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Arbitration to Settle Probate Disputes

Friday, November, 23, 2012


 

Probate disputes arise over many reasons and taking the issue to court can end up being a lengthy and difficult battle for families to endure.  However, this problem can be solved by adding a simple arbitration clause to your will, enforcing that if disagreements arise, an arbitrator can settle them based on a neutral, non-biased point of view and knowledge of the probate court system. 


Take for instance a family in which there are two children, and one child has been left a greater amount of money in her mother’s will.  If the son, who expected to receive 50% of the inheritance, decides that his sister took unfair advantage of their mother when she was caring for her in the last moments of her life, he would then be tempted to take the matter to court. 


However, a probate arbitrator who has legal expertise and experience in probate law, can listen to both sides and help them settle the dispute through Alternative Dispute Resolution (ADR).  Through arbitration, a form of ADR, the children of the deceased will be able to present their information fairly to a non-biased, third-party arbitrator, and allow him or her to make a decision regarding the outcome of their dispute.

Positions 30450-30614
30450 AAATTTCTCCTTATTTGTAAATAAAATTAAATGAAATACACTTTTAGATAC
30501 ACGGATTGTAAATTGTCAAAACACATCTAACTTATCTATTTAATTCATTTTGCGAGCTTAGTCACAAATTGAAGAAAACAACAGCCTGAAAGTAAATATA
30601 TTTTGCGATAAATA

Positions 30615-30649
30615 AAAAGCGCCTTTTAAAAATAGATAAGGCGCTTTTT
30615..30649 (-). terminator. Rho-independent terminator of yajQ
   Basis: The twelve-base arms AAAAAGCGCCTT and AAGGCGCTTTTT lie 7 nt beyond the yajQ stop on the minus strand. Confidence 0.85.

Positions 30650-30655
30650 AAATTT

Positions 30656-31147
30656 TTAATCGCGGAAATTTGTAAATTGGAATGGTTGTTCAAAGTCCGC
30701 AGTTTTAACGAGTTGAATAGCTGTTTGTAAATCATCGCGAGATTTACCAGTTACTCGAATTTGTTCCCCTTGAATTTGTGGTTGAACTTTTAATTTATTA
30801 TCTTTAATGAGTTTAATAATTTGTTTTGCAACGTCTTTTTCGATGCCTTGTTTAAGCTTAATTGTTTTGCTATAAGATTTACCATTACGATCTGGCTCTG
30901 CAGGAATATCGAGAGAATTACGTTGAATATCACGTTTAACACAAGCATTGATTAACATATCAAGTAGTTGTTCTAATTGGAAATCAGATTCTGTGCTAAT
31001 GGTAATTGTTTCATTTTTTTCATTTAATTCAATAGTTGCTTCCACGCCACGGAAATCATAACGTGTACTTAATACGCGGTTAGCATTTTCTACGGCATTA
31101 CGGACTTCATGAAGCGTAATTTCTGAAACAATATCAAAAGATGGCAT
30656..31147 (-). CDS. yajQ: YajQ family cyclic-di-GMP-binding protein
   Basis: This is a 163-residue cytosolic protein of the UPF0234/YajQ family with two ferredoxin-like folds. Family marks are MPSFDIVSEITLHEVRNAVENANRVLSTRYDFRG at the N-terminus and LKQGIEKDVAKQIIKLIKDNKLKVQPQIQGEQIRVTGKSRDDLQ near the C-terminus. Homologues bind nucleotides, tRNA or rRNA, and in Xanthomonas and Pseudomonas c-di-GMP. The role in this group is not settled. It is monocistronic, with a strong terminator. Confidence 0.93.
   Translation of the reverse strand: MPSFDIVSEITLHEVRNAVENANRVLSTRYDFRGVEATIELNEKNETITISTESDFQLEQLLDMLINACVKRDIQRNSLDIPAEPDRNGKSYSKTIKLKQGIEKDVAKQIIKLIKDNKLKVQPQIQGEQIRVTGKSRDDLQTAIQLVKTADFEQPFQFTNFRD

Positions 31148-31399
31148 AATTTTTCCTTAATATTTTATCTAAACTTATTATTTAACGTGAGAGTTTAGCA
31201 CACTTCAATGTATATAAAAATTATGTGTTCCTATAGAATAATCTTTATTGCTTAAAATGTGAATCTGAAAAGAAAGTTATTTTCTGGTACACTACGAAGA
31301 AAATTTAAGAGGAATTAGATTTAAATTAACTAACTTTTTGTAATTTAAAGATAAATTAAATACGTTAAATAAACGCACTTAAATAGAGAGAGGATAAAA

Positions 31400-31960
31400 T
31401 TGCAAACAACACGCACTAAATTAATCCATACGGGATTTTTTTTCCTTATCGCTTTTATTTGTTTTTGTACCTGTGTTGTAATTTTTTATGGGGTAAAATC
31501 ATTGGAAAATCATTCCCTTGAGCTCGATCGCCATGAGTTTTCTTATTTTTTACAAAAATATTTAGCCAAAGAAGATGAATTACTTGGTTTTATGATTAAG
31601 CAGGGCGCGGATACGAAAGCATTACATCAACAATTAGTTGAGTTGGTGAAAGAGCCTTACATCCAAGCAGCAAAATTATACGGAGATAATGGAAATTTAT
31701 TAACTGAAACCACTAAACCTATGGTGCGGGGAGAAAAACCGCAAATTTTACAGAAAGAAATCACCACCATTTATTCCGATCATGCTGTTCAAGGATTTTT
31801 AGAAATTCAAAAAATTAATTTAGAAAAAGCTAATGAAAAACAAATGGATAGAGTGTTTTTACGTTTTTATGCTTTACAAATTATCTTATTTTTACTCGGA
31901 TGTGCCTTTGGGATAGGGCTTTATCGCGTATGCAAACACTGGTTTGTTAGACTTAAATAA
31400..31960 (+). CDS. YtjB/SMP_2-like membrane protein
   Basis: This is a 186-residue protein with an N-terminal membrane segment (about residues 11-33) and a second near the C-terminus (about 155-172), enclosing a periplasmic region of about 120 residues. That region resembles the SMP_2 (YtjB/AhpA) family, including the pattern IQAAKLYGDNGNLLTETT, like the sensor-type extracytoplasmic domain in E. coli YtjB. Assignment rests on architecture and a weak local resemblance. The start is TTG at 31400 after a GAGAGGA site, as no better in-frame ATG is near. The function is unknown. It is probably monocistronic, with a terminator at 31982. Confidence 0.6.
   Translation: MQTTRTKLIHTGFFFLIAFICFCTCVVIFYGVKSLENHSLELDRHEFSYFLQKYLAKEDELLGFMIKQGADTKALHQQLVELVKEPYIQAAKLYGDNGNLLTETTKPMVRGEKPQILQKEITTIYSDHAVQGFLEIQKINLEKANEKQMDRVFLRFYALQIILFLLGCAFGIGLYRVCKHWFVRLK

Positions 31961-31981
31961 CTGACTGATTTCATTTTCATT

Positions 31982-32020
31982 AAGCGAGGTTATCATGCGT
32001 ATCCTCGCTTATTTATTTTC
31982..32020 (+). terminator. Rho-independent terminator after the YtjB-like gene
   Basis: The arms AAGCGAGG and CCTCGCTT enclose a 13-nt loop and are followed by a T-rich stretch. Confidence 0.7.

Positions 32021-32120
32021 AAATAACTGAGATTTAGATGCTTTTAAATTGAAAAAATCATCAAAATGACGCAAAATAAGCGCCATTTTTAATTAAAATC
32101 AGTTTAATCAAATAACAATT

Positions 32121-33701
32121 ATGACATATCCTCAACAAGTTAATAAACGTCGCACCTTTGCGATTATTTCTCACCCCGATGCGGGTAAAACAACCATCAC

If the arbitration process is non-binding, then either party may contest the outcome of it by filing a lawsuit after an arbitration agreement has been reached.  However, if the arbitration process is binding, which is suggested if you plan to include an arbitration clause in your will, both parties will have to agree to the arbitrator’s decision and may not then take their case to the courts to be litigated. 


Arbitration as a form of dispute resolution for probate disagreements is an easy, cost-effective and quick way to solve a dispute related to inheritance or property of a deceased relative.  The cost of litigating a case is enormous: with attorney fees and court fees, the amount of the inheritance can be eaten up in simply arguing over who gets it and why.  However, with arbitration, the costs are minimal and each party has equal opportunity to present its side to a neutral arbitrator who will use his or her legal expertise in the area of probate law to make a sound and rational judgment regarding the resolution of the conflict.